University of Pennsylvania

Biomedical Graduate Studies
Responsible Conduct of Research (RCR) and Scientific Rigor and Reproducibility (SRR)

Faculty Requirements and Reporting – Responsible Conduct of Research (RCR) and Scientific Rigor and Reproducibility (SRR)

All faculty with BGS students in thesis work are required to hold a 1.5-hr lab meeting devoted to RCR, and another to SRR, each year. Some flexibility in structuring these meetings exists, as noted below. Compliance is self-reported.

To report an RCR- or SRR-focused lab meeting, go to

Other faculty must serve as facilitators of BGS RCR workshops, or other relevant BGS-approved RCR or SRR activities, once every three years. This is monitored separately.

Compliance with these requirements is essential to securing and maintaining funds for training. For this reason, and owing to the value of the information afforded to students as a part of their training, BGS requires and actively monitors compliance.

With regard to the structure and resources for RCR- and SRR-focused lab meetings:

  • The intent of an RCR-focused lab meeting is to have a discussion among lab members of one or a few RCR topics both in general terms and from the perspective of the work and concerns of the laboratory. The discussion can be split, if desired, between two lab meetings as 2 45-minute segments. Topics should be rotated. Resources in the form of case-study modules are provided for the following topics: acquisition and management of data, collaborative science, conflicts of interest and time, mentoring, peer review, research misconduct, responsible authorship and publication, scientists as responsible members of society, use of animals in research, and use of humans in research.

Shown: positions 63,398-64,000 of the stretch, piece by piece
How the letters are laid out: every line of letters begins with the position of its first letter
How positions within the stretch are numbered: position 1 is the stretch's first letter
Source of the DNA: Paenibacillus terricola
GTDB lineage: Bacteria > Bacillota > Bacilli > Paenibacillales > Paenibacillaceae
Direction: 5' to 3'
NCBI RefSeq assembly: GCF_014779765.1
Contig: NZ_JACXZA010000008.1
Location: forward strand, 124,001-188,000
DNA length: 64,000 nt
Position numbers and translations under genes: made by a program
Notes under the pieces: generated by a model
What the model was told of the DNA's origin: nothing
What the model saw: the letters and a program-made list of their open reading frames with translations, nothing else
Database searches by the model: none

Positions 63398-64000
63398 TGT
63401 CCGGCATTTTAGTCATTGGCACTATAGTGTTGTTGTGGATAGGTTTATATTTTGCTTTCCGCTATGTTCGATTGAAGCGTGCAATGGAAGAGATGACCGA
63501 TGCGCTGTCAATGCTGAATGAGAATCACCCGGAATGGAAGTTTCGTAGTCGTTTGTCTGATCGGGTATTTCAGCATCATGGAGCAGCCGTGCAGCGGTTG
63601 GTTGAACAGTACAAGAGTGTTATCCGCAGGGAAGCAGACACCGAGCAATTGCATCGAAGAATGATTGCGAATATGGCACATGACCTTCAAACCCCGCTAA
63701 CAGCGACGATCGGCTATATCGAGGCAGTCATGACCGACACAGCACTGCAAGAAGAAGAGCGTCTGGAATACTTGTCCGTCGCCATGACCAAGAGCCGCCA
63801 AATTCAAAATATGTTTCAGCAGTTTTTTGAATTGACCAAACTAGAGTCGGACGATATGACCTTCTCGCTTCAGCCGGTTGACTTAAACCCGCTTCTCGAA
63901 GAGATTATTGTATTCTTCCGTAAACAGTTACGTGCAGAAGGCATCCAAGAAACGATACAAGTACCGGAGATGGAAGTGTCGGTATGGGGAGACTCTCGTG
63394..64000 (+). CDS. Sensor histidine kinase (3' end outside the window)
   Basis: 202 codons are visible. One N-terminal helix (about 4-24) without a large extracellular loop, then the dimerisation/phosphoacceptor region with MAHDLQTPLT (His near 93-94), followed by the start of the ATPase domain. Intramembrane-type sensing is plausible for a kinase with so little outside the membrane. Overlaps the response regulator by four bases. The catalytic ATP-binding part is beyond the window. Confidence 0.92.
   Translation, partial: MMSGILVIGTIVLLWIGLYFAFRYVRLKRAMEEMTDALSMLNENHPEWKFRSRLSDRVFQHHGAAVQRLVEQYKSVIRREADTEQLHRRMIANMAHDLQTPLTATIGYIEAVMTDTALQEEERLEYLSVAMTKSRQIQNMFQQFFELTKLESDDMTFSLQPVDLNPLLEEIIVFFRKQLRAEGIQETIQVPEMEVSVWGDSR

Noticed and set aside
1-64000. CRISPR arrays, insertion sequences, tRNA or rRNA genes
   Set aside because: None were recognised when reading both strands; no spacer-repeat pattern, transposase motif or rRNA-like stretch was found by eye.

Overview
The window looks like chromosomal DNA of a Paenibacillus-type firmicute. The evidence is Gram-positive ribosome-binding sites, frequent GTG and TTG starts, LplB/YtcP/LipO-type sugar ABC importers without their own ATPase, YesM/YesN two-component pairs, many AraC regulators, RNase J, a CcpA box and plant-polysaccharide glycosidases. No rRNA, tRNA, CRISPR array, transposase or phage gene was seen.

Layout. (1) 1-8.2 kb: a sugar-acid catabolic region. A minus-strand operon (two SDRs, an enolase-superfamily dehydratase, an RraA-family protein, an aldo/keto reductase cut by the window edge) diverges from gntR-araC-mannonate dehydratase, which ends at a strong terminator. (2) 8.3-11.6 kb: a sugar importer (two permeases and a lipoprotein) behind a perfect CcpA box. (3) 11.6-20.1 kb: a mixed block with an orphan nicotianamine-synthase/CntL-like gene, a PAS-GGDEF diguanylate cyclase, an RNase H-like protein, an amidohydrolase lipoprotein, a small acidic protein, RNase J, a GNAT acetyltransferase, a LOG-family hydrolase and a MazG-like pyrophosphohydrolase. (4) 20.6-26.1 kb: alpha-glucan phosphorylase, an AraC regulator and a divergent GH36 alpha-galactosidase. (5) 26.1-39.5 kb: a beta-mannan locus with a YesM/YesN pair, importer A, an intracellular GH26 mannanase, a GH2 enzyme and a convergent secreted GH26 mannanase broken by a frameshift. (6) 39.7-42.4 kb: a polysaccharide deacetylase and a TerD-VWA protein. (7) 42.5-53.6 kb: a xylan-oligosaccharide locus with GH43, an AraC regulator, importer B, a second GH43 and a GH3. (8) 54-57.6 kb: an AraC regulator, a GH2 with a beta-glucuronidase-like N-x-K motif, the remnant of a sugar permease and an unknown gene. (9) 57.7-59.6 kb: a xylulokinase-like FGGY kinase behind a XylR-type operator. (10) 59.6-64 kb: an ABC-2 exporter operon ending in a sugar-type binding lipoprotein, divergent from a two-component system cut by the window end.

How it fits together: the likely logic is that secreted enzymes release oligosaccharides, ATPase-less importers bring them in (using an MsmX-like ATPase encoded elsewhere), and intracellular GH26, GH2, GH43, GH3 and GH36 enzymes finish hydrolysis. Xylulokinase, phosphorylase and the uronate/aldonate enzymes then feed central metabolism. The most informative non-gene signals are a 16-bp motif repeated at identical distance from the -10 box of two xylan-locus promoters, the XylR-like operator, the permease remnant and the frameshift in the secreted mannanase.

•  The intent of an SRR-focused lab meeting is to have a discussion among lab members from a similar perspective, but now regarding experiemental design and transparency as they relate to reproducibility. Topics include scientific premise, rigorous experimental design (incl. statistics), consideration of sex and other variables, authentication of key biological and/or chemical resources, and presentation/publication practices. The discussion can be split among several lab meetings if desired, but it must be formally articulated as relating to training in SRR.

  • The PI is encouraged to tailor presentations according to the needs of his or her laboratory and the stages of development of the students, inclusive of any student performing a rotation project.